There is no hiding from the fact that this awful pandemic has cast a long shadow over people’s mental health. Now, after the extraordinary pressures created by lockdown, insurance professionals must face returning to their offices with a smile — although many will feel forced to wear one.
There is only so much that a smile can mask. Many face anxiety about catching the virus, money worries, and grief at losing or being parted from loved ones during the pandemic. A third of workers who had returned to their office said it had negatively impacted their mental health, according to a 2021 survey by McKinsey.
A third of workers who had returned to their office said it had negatively impacted their mental health.
(Re)insurance professionals will soon be back working face-to-face with other people ahead of what is predicted to be a stressful January policy renewal season. Apart from the anxieties brought on by the pandemic, there are also a string of other well-known mental triggers at this time of year: shorter days drawing in and Christmas and New Year, which can for many trigger as many unhappy memories as happy ones.
The pandemic and resulting lockdowns have also brought unprecedented financial insecurity, with more than half of UK employees reporting money worries which have affected their mental health, according to a survey by Barnett Waddingham.
With the NHS’s mental services already over-stretched the UK could be on the verge of a mental health crisis that the (re)insurance industry needs to be aware of.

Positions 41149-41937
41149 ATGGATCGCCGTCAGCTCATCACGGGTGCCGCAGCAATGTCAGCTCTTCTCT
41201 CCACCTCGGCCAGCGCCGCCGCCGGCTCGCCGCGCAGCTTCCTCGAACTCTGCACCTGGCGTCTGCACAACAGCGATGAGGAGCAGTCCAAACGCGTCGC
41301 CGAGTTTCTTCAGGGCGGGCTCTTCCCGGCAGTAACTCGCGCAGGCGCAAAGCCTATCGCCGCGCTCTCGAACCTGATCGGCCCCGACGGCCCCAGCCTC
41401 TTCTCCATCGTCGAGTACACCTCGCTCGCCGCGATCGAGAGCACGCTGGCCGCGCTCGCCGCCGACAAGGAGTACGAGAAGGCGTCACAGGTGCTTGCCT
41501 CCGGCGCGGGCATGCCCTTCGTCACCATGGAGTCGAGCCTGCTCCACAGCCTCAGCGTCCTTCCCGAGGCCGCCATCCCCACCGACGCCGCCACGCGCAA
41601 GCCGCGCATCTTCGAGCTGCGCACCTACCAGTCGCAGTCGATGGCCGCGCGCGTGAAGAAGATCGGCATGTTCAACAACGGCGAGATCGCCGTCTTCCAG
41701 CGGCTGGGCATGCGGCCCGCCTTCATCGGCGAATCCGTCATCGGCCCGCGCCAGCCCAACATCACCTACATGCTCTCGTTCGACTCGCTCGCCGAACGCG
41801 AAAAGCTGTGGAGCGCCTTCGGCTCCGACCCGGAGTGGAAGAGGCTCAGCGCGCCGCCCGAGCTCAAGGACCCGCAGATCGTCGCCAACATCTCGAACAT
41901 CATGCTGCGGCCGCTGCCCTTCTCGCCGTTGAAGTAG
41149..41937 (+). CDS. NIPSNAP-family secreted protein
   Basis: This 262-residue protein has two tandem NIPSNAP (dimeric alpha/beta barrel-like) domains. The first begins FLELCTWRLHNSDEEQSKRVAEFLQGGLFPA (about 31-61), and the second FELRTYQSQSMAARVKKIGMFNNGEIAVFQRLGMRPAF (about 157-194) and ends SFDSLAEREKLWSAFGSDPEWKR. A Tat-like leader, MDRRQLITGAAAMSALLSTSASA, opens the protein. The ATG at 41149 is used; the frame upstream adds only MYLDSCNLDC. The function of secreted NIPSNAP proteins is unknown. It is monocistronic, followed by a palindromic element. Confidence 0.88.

Many companies have stated they will be sensitive to their employees’ needs when returning to the office. But no one who’s struggling with anxiety, stress, depression or any mental health problem should face stigma, shame or discrimination.
My message to (re)insurance leaders is simple: put the mental health wellbeing of your workforce at the heart of your plans over the coming months. We need to break down the taboos that still exist in our industry around discussing and acknowledging mental health issues, and the need to take time out for ourselves.
Nobody should face ultimatums. I strongly believe that returning to the office should be voluntary, not mandatory, and that appropriate, flexible hybrid-working models should be put in place too.
No one who’s struggling with any mental health problem should face stigma, shame or discrimination.
Employers should consider offering their workforce a wellness day between now and Christmas: an additional day of annual leave which the team member is encouraged to use to do something positive for themselves.
At the same time, employers can make their staff aware of mental health support networks that are available, such as My Black Dog, which is a free peer-to-peer online chat service that supports people who are struggling with their mental health.
Coping with any mental illness is hard, and not knowing who to talk to can make it feel a hundred times worse. You might be worried about what people will think of you, you might feel ashamed or even embarrassed, or that they won't understand.
My Black Dog’s volunteers and ambassadors have all experienced their own mental health battles and understand what it is to struggle with anxiety or depression. We get what you’re going through. So please don’t suffer in silence.
My Black Dog is not a crisis point or a suicide line. If you are experiencing suicidal thoughts, please contact the Samaritans by calling 116 123. In the US, call the National Suicide Prevention Lifeline at 800-273-8255.